‘Spencer’ depicts Diana at breaking point - GulfToday

‘Spencer’ depicts Diana at breaking point

Kristen Stewart 1

Kristen Stewart. File

Saleha Irfan

Right off the bat, let me just say, I have never ever liked any of Kristen Stewart’s movies. I have always found her acting mediocre and of course, the “Twilight” movies are largely to be blamed for that.

But when you see her in that first scene in “Spencer,” you fall in love, firstly with the uncanny resemblance she has with the late Princess Diana. And when the movie gets well underway, you actually forget that it’s Stewart on screen. All you see is Diana: A woman caged and suffocated by tradition, seething in anger and resentment and wanting to be free from it all at any cost.

The movie starts off with the label “a fable from a true tragedy.” It covers Christmas of 1991 as the Royal Family gathers for the holiday at the sprawling Sandringham Estate in the English countryside. You can tell there are rising tensions between Prince Charles and Princess Diana, amidst rumours of his affair.

Diana, it seems, is about to crack, acting quite erratically and rebelling against what is being asked of her. She is under constant scrutiny in an oppressive atmosphere. She feels isolated, except for her boys William and Harry, the royal head chef, Darren, and her dresser, Maggie.

“Three days,” she repeats to herself more than once.

I don’t want to give too much of the story away because this is a movie to be watched. The cinematography and the camera work is spectacular to say the least. Throughout the movie the entire focus is on Diana, even when there are other people in the room with her. She is the main character; everyone else is merely an afterthought.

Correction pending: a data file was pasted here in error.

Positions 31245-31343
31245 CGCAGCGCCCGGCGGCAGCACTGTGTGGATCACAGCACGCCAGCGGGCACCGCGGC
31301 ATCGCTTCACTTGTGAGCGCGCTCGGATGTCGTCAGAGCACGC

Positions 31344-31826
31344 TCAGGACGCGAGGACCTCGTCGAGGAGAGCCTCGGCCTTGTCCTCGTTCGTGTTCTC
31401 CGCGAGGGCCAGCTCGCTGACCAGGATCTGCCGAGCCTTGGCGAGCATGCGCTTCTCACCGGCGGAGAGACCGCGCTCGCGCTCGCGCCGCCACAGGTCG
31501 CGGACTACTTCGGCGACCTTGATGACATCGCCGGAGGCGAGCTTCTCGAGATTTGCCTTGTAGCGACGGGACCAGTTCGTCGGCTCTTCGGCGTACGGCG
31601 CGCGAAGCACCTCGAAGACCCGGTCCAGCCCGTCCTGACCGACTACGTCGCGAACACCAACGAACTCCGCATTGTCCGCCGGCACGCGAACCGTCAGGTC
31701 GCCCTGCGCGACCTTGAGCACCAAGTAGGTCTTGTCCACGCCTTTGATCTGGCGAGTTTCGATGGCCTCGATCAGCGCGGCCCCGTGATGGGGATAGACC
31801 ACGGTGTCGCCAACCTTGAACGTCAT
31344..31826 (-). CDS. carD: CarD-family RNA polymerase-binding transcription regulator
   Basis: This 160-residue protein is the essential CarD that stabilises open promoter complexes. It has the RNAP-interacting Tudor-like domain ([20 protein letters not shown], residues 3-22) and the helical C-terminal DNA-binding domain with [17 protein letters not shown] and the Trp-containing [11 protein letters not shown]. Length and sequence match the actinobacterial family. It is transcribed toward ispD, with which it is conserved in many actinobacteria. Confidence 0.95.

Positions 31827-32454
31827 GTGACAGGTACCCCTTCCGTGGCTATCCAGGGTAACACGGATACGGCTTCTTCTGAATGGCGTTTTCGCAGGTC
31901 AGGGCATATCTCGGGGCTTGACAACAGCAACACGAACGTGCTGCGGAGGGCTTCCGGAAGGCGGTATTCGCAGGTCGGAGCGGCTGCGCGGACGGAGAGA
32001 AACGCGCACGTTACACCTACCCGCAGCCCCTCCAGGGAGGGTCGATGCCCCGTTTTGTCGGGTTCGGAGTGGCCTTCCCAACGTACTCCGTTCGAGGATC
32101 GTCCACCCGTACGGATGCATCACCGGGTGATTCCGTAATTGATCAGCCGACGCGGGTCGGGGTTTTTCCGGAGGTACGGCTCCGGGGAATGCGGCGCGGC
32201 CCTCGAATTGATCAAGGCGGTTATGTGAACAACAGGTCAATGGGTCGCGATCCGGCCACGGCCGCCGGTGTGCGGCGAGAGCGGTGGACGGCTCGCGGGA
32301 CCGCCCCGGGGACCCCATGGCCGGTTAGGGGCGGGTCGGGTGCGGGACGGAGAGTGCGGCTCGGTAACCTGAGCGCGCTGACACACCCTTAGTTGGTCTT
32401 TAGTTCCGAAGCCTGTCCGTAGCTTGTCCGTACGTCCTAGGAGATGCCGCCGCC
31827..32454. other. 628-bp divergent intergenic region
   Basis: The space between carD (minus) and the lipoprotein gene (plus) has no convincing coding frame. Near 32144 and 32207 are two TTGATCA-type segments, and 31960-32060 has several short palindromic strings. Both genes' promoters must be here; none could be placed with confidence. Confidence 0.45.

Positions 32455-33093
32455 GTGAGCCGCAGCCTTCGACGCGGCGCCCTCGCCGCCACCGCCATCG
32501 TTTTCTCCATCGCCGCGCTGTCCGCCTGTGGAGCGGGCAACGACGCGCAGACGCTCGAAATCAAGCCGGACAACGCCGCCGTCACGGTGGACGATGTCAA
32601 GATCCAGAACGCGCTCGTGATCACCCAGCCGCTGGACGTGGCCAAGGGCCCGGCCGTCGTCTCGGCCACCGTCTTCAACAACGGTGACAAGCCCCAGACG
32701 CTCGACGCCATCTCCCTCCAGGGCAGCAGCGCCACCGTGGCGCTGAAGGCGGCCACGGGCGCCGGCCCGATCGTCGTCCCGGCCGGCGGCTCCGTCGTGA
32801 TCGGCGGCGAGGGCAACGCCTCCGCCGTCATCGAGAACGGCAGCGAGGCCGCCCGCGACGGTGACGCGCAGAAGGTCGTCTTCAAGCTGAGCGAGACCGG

As you watch the movie, you feel for Princess Di and sympathise with her. You feel her anguish at being forced to wear what’s been decided for her. You feel her anger when her curtains are sewn shut against her will. You feel her sadness when her freedom is snatched away, even when it’s for something as small as her request to visit her old house.

Towards the end of the movie, even though they don’t spell it out, it is implied that Princess Diana has made the decision to live a separate life and to subsequently end her marriage. My favourite part of the movie was a montage in which Diana is shown running and dancing in all of her famous dresses, including her wedding dress. This elegant mirage is the catharsis Diana so richly deserves.

“Spencer” doesn’t have too much dialogue which is what makes it remarkable. A whole lot is communicated merely by expressions and body language. If you are a fan of “The Crown” or the British Royal Family, you must watch this movie. It stays with you and makes you think of all that the Princess went through and the toll it took on her mental and physical health. This movie is a piece of art. Stewart dazzles as Diana. She not only looks the part but also acts it out perfectly. She seems to slip seamlessly into different roles throughout the movie: From that of a loving mother, to a depressed and frustrated wife, to an ever-smiling presence in front of the press. It wouldn’t be a stretch to say that this is indeed Stewart’s career-best performance.

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